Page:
“If you want something to taste as good as it does in Italy, you must have a pristine product,” he says. “Italian cooking is very simple. It’s not about heavy sauces and reductions, it’s about the ingredients.”
It isn’t always easy to get arugula picked from the fields by morning on the dinner plate by night, but there are benefits beyond taste and freshness that have become even more evident during the pandemic.
“This kind of sourcing doesn’t get interrupted. You insulate yourself from the problems related to production and shortages that come through the traditional food chain,” Viglietti says. “I haven’t run out of one thing because all my [ingredients come] from right here.”
At Trattoria Stefano, and many Italian restaurants, the menu is divided in sections. A traditional meal would begin with antipasti, which means “before the meal,” with something like bruschetta or carpaccio – thinly sliced rare beef with parmigiano shavings, lemon, olive oil and arugula.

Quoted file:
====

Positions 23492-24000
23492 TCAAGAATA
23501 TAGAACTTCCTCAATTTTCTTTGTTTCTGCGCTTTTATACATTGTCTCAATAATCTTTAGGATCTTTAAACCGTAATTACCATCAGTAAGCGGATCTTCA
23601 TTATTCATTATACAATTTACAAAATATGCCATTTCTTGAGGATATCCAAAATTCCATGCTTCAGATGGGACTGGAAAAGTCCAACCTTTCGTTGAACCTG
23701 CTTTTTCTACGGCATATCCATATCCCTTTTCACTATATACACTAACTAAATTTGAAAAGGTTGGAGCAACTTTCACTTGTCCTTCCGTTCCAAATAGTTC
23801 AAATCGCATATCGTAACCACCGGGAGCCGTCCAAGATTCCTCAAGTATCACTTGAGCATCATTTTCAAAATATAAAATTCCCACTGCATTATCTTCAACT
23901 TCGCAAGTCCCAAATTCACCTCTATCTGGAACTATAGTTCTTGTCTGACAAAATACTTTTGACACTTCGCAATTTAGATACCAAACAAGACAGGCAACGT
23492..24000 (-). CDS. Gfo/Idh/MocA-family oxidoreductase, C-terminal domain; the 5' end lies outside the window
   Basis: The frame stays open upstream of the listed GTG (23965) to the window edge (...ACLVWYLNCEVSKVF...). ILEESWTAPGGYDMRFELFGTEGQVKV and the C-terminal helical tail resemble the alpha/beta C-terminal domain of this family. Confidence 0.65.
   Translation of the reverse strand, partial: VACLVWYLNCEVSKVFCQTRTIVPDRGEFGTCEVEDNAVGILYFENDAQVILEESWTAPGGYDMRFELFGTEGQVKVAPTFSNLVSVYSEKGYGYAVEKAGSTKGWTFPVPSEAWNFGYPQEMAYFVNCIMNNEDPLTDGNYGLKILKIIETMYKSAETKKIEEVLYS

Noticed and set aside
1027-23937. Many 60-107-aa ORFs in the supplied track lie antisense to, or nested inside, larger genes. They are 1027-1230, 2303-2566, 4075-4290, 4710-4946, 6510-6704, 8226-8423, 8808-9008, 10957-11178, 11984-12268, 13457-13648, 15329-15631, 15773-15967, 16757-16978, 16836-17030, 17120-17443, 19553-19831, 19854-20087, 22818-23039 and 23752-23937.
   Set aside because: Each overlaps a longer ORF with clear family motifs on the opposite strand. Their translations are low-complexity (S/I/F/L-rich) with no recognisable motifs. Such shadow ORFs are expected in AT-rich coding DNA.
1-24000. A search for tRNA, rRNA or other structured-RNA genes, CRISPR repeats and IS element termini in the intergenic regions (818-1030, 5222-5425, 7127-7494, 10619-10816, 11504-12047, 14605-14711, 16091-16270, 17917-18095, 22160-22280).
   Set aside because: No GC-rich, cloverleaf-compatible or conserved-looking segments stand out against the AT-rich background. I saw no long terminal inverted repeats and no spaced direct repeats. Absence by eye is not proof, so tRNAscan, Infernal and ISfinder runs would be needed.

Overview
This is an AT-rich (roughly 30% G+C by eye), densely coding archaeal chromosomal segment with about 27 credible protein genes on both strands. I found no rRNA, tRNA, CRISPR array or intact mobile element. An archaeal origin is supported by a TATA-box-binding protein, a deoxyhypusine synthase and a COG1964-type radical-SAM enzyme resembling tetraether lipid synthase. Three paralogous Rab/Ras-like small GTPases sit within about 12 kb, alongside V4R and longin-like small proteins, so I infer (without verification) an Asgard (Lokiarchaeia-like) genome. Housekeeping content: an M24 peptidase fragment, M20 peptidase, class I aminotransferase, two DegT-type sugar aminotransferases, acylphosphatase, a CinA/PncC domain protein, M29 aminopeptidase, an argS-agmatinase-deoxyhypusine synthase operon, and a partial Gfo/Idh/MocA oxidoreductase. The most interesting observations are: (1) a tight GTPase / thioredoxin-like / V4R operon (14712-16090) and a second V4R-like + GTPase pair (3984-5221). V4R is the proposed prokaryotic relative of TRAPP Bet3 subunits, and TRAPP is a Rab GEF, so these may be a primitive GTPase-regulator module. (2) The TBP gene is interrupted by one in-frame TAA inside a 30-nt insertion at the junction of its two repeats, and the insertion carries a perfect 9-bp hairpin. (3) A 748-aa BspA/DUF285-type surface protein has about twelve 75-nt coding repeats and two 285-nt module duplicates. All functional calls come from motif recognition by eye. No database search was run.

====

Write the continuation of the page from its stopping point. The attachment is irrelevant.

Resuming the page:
Next comes the primi piatti (first dishes), which is the pasta or risotto course, of which several are ordered to share with the table. This is followed by the secondi piatti (second dishes), or entree, that is often served without sides like in the United States.
For a fundamental taste of South Italy, Viglietti recommends the rigatoni con mozzarella with San Marzano tomato sauce, fresh mozzarella, fresh basil and parmigiano. Another favorite is his grandmother’s Casarecce Della Nonna – short, rolled pasta topped with a ragu of house made Italian sausage, grass-fed ground beef, oregano, red wine and San Marzano tomato.
“Italian food is about simplicity, the ingredients and letting those things shine.”
Italian at Home
If you want to try your hand at creating an Italian meal at home, Appleton-based Dalla Terra Pasta is the place to start.
Dalla Terra’s artisan pastas come in a variety of intriguing flavors and colors – such as green spinach garlic pappardelle, orange tomato lasagna and even black squid ink tagliatelle. The vibrant colors are achieved using whole food vegetable purees and spices as opposed to powders or dyes.